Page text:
El Niño favored this winter/implications for the winter
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Started by WxFollower - Aug. 5, 2018, 12:11 p.m.

 Based on a combination of the just released +0.1C May-June-July ONI (Niño 3.4 trimonthly sea surface temperature anomaly vs normal) and July OHC (subsurface equatorial Pacific temperature anomaly vs normal) of +0.81, will there be El Niño later this year (based on the ONI table) and into the winter? History back to 1979 says likely but 2012 says look at me as I didn’t become El Niño. Other than 2012, all years with July OHC near or warmer than July of 2018’s +0.81 and similar or warmer 3.4 SSTs (1989 was too cool at surface to count as analog) went on to become El Niño if they weren’t already. The closest analogs (those not yet at +0.5 in MJJ for ONI) are 2004, 2006, 2009, and 2012. 3 of these 4 went on to El Niño later in the year. El Niño has to still be favored imo but 2012 says don’t be the ranch on it just yet.


 If El Niño occurs, would that mean a mild winter in the NE US and Midwest? Not necessarily. As a matter of fact, a cool to cold winter would be favored for much of the US, especially the southern 3/4 of the eastern 2/3 of the US, if El Niño were to occur based on history because of a combination of a “Modoki” type of El Niño being the kind that would likely occur if there is El Niño and last winter being La Niña. That combo has usually resulted in a cool to very cold winter for especially the eastern 2/3 of the US other than the far north based on history back to the late 1800s. I may post more details (data) on this later. The only kind of El Niño that strongly favors warmth dominating most of the country is the superstrong kind (examples: 1982-3, 1997-8, and 2015-6) because the subtropical jet stream is so strong that it tends to limit the number of widespread Canadian airmass outbreaks from coming down into the US. But any El Niño this winter wouldn’t be anywhere near that strong and would also probably be Modoki. Furthermore, last winter was La Niña as mentioned.

Comments
By metmike - Aug. 5, 2018, 12:46 p.m.
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Super topic for discussion Larry!


Here is the  latest from NOAA(last week to be updated  tomorrow):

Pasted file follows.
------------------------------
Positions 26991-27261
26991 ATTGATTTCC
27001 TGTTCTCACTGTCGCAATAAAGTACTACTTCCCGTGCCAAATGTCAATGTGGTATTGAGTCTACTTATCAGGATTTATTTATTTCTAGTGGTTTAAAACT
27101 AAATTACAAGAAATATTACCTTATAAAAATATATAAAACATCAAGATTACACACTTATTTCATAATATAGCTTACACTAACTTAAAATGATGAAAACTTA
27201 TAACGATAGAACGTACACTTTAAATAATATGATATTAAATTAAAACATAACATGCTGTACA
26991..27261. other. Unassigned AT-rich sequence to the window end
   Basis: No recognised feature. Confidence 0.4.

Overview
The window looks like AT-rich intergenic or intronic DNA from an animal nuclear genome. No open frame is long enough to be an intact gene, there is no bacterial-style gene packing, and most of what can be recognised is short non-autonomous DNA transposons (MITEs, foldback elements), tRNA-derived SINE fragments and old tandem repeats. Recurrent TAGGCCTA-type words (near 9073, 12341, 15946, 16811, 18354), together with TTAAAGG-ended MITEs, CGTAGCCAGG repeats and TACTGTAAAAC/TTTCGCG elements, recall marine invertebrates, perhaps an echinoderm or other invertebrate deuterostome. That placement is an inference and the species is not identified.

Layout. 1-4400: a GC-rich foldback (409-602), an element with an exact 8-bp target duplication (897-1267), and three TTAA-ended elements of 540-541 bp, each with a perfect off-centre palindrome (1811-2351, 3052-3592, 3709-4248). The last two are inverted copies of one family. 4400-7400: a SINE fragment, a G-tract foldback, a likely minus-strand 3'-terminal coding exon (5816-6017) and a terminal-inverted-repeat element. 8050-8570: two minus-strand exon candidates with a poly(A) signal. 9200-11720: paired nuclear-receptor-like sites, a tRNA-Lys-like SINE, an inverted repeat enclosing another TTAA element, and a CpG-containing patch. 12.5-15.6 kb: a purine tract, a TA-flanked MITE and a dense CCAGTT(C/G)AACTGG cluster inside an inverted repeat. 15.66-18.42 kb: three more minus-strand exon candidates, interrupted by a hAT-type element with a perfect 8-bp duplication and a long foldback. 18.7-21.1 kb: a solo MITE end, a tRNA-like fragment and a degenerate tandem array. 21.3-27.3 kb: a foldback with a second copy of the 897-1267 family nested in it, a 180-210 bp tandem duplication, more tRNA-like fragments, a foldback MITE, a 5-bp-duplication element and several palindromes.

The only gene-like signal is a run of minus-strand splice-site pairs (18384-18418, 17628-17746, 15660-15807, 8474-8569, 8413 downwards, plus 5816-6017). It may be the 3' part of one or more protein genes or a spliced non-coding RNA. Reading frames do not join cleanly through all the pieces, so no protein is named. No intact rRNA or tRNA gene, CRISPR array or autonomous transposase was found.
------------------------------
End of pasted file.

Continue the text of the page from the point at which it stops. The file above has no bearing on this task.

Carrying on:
ENSO: Recent Evolution, 

Current Status and Predictions

http://www.cpc.ncep.noaa.gov/products/analysis_monitoring/lanina/enso_evolution-status-fcsts-web.pdf


By metmike - Aug. 5, 2018, 12:50 p.m.
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Here are the NWS seasonal forecast maps, that do take the weak El Nino into account:


http://www.cpc.ncep.noaa.gov/products/predictions/90day/


December/January/February forecast below:

http://www.cpc.ncep.noaa.gov/products/predictions/long_range/lead05/off05_temp.gifhttp://www.cpc.ncep.noaa.gov/products/predictions/long_range/lead05/off05_prcp.gif

By metmike - Aug. 5, 2018, 12:53 p.m.
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NOAA technical discussion for long lead seasonal forecast:


http://www.cpc.ncep.noaa.gov/products/predictions/long_range/fxus05.html


DURING THE FALL AND WINTER 2018-19, THE TEMPERATURE AND PRECIPITATION OUTLOOKS 
ARE CONSISTENT WITH INCREASING ODDS OF EL NINO DEVELOPMENT AND ITS TYPICAL 
INFLUENCES, WHILE ALSO INCORPORATING MODEL OUTPUT AND TRENDS. THE TEMPERATURE 
OUTLOOKS WERE MODIFIED TO BE MORE CONSISTENT WITH MODEL OUTPUT AND TRENDS OVER 
THE SOUTHEAST, ESPECIALLY DURING THE FALL OF 2018. FOR OUTLOOKS VALID DURING 
THE WINTER OF 2018-19, THE AREAS OVER THE NORTHERN GREAT PLAINS WHERE THE 
HIGHEST ODDS FOR ABOVE NORMAL TEMPERATURES ARE INDICATED HAVE BEEN SHIFTED 
WESTWARD, TO THE CORE AREA TYPICALLY ASSOCIATED WITH A MATURE EL NINO. THE 
PRECIPITATION OUTLOOKS ALREADY REFLECTED THE CANONICAL PATTERNS ASSOCIATED WITH 
EL NINO, SO LITTLE CHANGES WERE MADE.